Animal welfare probe prompts call for CCTV in all Australian abattoirs

Posted by AFN Staff Writers on 1st December 2011

Victoria’s meat safety regulator, PrimeSafe, has shut down a Victorian abattoir after it was shown video footage of inappropriate treatment of pigs. The case has prompted calls by animal welfare group Animals Australia for CCTV to be introduced to abattoirs in Australia.

Based on the footage it received, PrimeSafe has ordered the L. E. Giles & Sons abattoir, in Trafalgar, Victoria, to cease all operations pending an investigation.

In a statement published on its website on 29 November 2011, PrimeSafe said it was “appalled” by the treatment of animals shown in the video footage and that it will “vigorously pursue” the issue.

The PrimeSafe statement said, “Animal welfare is an integral part of an abattoir’s Quality Assurance program. On that basis, PrimeSafe is authorised to cancel the operating licence of any abattoir that does not satisfactorily meet animal welfare standards.”

All Victorian abattoirs are required to be licensed with PrimeSafe and to have a quality assurance program that complies with the Australian Standard for the Hygienic Production and Transportation of Meat and Meat Products for Human Consumption.

Call for CCTV in all Australian abattoirs

Animals Australia says Australia should fit all abattoirs with closed circuit television cameras. This currently  UK’s lead and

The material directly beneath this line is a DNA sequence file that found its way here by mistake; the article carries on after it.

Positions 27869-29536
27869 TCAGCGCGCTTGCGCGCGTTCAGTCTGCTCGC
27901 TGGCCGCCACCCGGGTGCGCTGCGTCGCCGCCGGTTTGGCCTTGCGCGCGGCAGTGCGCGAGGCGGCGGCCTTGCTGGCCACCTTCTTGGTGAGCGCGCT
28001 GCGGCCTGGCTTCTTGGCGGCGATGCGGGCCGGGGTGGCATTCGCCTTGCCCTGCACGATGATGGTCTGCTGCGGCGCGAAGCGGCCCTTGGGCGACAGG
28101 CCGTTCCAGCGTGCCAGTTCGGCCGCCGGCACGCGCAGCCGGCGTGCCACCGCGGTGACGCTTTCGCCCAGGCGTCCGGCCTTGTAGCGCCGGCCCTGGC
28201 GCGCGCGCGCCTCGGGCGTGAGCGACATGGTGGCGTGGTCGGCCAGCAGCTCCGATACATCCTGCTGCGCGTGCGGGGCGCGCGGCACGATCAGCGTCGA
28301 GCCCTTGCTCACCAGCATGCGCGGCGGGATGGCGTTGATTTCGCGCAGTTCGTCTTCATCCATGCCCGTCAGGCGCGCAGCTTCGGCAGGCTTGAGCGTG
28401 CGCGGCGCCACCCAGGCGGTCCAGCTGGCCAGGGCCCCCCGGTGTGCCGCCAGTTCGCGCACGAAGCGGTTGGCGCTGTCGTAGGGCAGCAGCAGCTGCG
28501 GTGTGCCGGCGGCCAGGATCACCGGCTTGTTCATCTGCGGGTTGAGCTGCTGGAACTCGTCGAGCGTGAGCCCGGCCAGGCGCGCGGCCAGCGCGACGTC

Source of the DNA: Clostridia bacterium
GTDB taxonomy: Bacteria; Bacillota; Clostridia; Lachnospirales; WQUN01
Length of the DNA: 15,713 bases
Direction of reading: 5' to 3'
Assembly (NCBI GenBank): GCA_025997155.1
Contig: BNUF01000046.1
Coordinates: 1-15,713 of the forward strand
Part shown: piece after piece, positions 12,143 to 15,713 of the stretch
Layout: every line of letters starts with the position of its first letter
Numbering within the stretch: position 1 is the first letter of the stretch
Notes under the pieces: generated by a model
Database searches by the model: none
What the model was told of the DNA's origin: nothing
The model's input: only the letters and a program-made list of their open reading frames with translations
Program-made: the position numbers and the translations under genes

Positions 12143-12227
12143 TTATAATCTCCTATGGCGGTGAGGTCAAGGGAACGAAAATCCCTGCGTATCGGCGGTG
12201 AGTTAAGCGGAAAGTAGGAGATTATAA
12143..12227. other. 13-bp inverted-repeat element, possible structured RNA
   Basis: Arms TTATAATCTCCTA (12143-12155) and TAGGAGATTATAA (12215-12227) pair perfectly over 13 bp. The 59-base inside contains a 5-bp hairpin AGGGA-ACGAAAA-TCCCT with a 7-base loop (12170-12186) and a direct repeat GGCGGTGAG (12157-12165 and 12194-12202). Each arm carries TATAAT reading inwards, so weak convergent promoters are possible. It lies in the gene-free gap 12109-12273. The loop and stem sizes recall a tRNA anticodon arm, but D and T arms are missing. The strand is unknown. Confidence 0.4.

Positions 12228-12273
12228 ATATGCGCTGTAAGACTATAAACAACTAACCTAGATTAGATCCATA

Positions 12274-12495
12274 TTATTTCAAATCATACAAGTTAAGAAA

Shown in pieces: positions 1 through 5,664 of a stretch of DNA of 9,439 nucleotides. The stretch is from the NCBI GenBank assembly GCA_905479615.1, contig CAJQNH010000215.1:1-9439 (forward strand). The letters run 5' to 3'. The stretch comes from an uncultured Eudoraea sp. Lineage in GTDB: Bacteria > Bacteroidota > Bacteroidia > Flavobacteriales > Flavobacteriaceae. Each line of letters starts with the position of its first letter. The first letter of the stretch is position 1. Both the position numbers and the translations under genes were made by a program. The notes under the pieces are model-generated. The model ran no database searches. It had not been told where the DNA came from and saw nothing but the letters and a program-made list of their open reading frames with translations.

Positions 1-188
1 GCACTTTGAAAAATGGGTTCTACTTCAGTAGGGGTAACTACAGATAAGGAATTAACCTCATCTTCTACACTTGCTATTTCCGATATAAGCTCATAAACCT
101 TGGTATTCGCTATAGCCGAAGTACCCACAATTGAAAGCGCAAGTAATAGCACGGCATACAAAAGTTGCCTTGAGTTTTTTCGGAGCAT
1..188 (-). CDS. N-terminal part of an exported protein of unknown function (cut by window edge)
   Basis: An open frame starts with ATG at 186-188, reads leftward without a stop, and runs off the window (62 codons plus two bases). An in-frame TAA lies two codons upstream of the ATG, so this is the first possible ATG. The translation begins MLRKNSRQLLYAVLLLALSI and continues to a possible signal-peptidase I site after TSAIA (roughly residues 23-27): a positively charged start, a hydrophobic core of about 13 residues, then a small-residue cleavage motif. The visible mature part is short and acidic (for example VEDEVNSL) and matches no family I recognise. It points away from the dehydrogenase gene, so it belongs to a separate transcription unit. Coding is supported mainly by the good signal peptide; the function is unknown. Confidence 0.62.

Animals Australia Executive Director, Glenys Oogjes said the Trafalgar abattoir case exposed a “severe flaw” in the regulatory system.

She said, “Pigs were being stabbed in the eyes and ears with stunning equipment in what seemed to be the regular method of stunning animals. One escaped pig was beaten to death with a sledgehammer despite a stunning device being nearby. Another was left unaided to bleed out after the throat cut for more than 5 minutes.”

“One of the problems is that unlike export abattoirs, domestic abattoirs don’t have an inspector or government officer on site most of the time. This lack of oversight leaves farm production animals incredibly vulnerable.”

Meanwhile, UK Government Ministers are currently considering making CCTV compulsory in slaughterhouses in England, Scotland and Wales to help enforce laws against animal cruelty.